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Swimming bacteria can be trapped for prolonged times at the surface of an impenetrable boundary. The subsequent surface confined motility is found to be very sensitive to the physico-chemical properties of the interfaces which determine the boundary conditions for the flow. The quantitative understanding of this complex dynamics requires detailed and systematic experimental data to validate theoretical models for both flagellar propulsion and interfacial dynamics. Using a combination of optical trapping and holographic imaging we study the 3D dynamics of wall entrapment of swimming bacteria that are sequentially released towards a surfactant-covered liquid-air interface. We find that an incompressible surfactant model for the interface quantitatively accounts for the observed normal and tangential speed of bacteria as they approach the boundary. Surprisingly we also find that, although bacteria circulate over the air phase in counterclockwise circular trajectories, typical of free-slip interfaces, the body axis is still tilted "nose down" as found for no-slip interfaces.
This article was published in the following journal.
Name: Soft matter
Methanesulfinic acid (MSIA), an organic sulfur compound, is mainly produced in the oxidation process of dimethyl sulfide in the atmosphere. The properties of MSIA at the air-water interface were studi...
First principles molecular dynamics simulations within the density functional theory framework have been used to predict the surface structure of water at various aqueous interfaces, whereas there is ...
The photocatalytic activity of TiO2 for water splitting has been known for decades, yet the adsorption structure and hydrogen bonding of water at the interface with TiO2 have remained controversial. W...
Recognition of Intrinsically Disordered Proteins (IDPs) is highly dependent on dynamics owing to the lack of structure. Here we studied the interplay between dynamics and molecular recognition in IDPs...
The gas-phase reaction of organic acids with SO3 has been recognized as essential in promoting aerosol particle formation. However, this reaction at the air-water interface is poorly understood. Herei...
Nerve entrapment as a cause of chronic abdominal pain is frequently overlooked. A series of nerves pass through the muscles of the abdomen before reaching the skin to carry sensations. The...
Aim of the study is to test the feasibility of transcutaneous oxygen pressure (TcPO2) recording in the diagnosis of popliteal entrapment syndrome (PES) in 30 patients with suspected PES an...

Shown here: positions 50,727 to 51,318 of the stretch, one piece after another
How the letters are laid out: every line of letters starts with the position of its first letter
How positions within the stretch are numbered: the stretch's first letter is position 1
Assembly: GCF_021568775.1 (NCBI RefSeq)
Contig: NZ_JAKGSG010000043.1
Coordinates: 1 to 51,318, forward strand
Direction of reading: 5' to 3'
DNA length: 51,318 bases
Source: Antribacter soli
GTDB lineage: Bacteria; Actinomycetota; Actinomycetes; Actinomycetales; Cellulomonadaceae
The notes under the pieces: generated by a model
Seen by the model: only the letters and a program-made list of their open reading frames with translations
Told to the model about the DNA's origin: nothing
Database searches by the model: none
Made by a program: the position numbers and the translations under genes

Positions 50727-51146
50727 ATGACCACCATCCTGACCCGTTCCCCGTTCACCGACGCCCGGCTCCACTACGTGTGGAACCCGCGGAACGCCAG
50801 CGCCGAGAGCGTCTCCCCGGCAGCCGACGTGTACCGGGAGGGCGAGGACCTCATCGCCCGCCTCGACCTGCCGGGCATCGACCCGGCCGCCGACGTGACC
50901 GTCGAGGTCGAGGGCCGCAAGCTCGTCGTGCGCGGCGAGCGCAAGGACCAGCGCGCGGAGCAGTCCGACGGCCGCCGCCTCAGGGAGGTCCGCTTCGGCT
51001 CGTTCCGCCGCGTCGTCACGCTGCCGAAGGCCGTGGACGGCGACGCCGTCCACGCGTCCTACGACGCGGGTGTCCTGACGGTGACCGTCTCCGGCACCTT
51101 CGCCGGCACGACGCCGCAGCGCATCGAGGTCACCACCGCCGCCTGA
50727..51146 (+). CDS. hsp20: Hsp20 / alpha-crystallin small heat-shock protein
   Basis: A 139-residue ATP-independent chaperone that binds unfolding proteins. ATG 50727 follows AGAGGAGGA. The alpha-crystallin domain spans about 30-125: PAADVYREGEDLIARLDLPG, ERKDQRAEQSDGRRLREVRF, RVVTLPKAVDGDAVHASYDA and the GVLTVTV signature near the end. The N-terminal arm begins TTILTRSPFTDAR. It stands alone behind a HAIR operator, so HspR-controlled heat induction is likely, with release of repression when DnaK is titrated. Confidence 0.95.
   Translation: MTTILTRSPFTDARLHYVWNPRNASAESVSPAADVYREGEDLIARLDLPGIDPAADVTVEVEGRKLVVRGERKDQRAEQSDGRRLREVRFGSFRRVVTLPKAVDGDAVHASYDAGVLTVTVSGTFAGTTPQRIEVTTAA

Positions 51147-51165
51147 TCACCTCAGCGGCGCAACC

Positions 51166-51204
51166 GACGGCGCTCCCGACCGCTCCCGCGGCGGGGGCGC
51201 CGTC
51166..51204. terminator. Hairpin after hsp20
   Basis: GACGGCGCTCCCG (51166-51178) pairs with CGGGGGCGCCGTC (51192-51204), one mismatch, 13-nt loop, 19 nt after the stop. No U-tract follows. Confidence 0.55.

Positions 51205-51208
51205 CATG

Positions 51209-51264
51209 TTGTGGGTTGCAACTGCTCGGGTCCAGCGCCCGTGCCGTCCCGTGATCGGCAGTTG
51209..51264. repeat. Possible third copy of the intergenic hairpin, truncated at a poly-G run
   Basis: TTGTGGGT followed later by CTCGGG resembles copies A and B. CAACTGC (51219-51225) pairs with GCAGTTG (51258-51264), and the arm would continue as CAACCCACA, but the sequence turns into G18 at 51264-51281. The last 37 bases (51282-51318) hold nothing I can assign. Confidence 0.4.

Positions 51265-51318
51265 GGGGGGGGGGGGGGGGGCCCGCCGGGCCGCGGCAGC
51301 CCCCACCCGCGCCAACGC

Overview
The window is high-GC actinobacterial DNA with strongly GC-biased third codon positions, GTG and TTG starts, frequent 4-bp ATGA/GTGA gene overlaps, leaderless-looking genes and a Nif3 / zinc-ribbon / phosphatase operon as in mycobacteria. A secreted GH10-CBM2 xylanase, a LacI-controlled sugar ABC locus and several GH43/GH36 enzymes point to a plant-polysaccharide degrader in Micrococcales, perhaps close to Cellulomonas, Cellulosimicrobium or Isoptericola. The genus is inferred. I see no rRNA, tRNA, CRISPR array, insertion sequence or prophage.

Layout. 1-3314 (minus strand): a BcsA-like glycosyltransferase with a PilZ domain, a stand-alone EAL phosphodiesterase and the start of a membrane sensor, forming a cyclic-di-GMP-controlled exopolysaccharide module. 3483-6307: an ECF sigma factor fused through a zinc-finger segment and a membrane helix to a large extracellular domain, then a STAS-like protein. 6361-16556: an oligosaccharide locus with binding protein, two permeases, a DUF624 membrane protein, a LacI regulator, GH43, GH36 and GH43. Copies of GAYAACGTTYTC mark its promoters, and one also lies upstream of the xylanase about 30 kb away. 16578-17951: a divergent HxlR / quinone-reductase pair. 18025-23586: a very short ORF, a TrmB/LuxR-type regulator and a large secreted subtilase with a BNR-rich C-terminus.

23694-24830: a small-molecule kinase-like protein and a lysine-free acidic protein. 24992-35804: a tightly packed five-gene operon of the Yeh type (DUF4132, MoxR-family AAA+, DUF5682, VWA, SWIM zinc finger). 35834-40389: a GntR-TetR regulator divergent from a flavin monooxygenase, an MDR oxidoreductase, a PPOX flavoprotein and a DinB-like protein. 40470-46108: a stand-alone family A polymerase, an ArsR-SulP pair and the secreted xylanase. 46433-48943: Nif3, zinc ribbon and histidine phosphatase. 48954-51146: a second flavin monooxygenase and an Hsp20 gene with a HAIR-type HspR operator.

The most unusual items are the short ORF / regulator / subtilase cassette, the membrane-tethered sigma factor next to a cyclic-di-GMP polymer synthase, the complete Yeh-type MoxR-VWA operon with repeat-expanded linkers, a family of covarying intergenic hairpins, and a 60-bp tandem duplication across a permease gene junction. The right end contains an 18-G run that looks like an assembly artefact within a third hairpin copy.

Background: Radical hysterectomy is an important therapy for early cervical cancer. Disfunction of urinary dynamics is the most common postoperative adverse effects, which had negative imp...
This study investigated the ability of two zinc-containing toothpaste formulations (Zinc A and Zinc B) to reduce the level of bacteria in saliva in the two-hour period after their use, com...
This study aims to investigate the correlation between pulmonary microbiota dynamics (including bacteria, fungi and viruses) and COPD exacerbation for COPD patients admitted to ICU
Reducing the SURFACE TENSION at a liquid/solid interface by the application of an electric current across the interface thereby enhancing the WETTABILITY of the surface.
A mucoprotein found in the cell wall of various types of bacteria. It has adjuvant and antitumor activities and has been used to augment the production of lymphokine-activated killer (LAK) cells.
The outermost layer of a cell in most PLANTS; BACTERIA; FUNGI; and ALGAE. The cell wall is usually a rigid structure that lies external to the CELL MEMBRANE, and provides a protective barrier against physical or chemical agents.
The presence of bacteria, viruses, and fungi in water. This term is not restricted to pathogenic organisms.
A homodimerization protein interaction domain occurring at the N terminus of proteins that contain multiple copies of either CYS2-HIS2 ZINC FINGERS or KELCH REPEATS. It is characterized by a tightly intertwined dimer with an extensive hydrophobic interface. A surface-exposed groove lined with conserved amino acids is formed at the dimer interface, suggesting a peptide-binding site. Many BTB proteins are transcriptional regulators that are thought to regulate CHROMATIN structure.